Further elevating the reductive aesthetic composition is the application of the patina solution, the use of chemicals applied to surfaces. Ferric chloride, ammonia chloride, ferric nitrate, liver of sulphur are among the acid biting chemicals. It is in this stage that the art becomes painterly. The acid solution is often brushed on using various kinds of brushes including not only normal paint brushes, but also horse brushes, wallpaper brushes, and wire barbeque brushes. Resulting from the brushing process are vertical and horizontal lines and textures and flat areas of tension. But the acid is also poured or sponged on the surfaces and surfaces are worked sometimes over and over again through sanding, burring, scraping, gouging, polishing, and washing. The successful application of the patina solution is directly related to the prepared aesthetic mind of the artist working very much in the moment. Thibert sees this applying of patina as a dialogical process between the artist and the surface of the work. “It is a dialogue that has to be clearly spoken and quickly responded to as you take the process in the direction it needs to go. And you also have to know when to stop.” In Linear Composition No. 8, the patina is applied so proficiently that the result is that the three copper surfaces become near perfect tonal chromatic colour fields resting harmoniously together. But Thibert also allows for the unpredictable in this application. Things might bubble, or crust, or indeterminately bite into the surface of the copper, as is quite visible in the surface of Divergent Harmonies No. 3 where the patina has bitten into the copper creating a strong textured surface. For Thibert, this indeterminacy is all part of the way that the patina solution graces the work, adding a certain richness in terms of texture and line. It is in this final process that the reductive composition is sealed.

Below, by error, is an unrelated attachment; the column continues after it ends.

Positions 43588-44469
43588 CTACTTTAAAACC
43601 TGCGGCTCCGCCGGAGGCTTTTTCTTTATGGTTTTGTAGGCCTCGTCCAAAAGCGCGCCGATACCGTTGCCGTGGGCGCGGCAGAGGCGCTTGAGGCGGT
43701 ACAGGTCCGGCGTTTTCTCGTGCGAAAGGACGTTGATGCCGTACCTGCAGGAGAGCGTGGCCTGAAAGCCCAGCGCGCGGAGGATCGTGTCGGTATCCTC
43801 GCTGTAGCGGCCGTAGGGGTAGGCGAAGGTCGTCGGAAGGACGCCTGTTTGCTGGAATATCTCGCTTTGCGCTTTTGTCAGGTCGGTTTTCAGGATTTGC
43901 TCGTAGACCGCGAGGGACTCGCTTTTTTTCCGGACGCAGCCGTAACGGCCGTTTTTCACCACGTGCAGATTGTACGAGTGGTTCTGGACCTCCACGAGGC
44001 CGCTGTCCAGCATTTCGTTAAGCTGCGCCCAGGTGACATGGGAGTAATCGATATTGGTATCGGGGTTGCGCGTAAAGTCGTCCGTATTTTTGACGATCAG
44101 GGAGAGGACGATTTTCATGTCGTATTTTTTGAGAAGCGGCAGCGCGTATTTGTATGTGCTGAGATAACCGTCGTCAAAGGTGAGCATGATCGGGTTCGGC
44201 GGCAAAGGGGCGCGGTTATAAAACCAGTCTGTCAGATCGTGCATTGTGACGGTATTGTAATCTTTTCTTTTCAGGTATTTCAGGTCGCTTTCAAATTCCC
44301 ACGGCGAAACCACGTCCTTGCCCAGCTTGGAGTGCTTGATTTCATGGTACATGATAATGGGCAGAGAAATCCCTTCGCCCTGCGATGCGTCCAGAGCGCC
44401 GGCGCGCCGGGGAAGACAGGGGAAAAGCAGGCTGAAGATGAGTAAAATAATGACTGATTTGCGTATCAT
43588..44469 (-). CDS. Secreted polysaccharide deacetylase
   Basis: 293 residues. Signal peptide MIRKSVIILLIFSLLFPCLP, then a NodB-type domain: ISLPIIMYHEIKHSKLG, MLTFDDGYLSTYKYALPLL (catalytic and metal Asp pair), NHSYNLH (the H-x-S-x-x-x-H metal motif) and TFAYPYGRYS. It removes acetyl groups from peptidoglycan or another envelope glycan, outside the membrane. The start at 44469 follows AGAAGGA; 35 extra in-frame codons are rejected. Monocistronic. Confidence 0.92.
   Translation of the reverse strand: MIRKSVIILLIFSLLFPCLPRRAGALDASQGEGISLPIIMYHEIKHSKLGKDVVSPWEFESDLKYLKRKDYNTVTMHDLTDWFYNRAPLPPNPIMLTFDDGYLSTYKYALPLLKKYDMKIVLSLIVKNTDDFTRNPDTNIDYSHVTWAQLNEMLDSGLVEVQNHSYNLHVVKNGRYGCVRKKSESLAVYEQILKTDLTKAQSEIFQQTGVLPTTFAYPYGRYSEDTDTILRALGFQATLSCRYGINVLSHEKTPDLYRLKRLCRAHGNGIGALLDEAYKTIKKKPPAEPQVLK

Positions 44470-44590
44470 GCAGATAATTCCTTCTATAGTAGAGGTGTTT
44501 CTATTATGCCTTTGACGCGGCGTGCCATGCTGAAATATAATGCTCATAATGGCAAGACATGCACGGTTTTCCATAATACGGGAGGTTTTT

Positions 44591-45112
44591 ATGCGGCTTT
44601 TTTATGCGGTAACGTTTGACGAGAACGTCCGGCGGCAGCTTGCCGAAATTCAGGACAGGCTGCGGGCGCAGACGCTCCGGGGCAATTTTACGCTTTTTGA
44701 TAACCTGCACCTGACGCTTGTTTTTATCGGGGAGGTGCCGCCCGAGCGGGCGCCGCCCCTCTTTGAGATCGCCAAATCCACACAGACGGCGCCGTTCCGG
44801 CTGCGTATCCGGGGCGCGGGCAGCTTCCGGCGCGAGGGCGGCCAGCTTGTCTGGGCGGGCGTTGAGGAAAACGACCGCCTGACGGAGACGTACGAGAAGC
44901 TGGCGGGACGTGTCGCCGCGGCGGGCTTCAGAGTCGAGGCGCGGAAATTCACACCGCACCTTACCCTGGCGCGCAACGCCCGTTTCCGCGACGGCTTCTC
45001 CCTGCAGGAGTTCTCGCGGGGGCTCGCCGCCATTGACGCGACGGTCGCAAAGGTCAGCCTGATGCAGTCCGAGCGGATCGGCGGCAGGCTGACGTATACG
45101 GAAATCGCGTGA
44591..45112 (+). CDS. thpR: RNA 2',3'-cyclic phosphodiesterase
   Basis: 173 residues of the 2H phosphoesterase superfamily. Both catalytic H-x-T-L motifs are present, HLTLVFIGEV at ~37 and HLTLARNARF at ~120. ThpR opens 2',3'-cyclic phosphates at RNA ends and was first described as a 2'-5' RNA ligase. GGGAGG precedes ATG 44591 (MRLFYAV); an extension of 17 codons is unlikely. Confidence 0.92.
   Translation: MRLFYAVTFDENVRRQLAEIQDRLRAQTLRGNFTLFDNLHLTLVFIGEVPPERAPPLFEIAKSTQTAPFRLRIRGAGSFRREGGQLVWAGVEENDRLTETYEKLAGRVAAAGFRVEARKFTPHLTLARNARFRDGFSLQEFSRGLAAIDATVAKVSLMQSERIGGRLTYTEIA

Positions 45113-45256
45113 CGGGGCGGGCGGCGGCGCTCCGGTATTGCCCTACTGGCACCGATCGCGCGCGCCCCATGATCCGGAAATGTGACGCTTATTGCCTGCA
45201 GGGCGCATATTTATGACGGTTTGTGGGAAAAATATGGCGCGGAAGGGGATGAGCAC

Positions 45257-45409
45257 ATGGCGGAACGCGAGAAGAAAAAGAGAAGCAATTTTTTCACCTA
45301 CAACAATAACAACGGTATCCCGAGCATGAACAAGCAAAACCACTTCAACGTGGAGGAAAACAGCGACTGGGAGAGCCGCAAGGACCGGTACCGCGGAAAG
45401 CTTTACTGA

With this concentrated focus on the most basic of compositional elements intensely supported by the pristine workmanship of the artist, the viewer is held in this reductive aesthetic moment, and with each piece, in that moment, the work becomes a vehicle of transcendence. The subject (the viewer) and the object (the art work) become blended in oneness, and space and time become expansive and indefinable. The specific moves to the infinite. When this happens, it is difficult to deny the sheer power of Thibert’s art.

Patrick Thibert: RELIEFS & DRAWINGS continues to April 16, 2016
DNA Artspace, 123 Dundas Street, London, ON
(519) 435-1234
info@dnaartspace.com

This post originally appeared on The Yodeller (no longer in publication).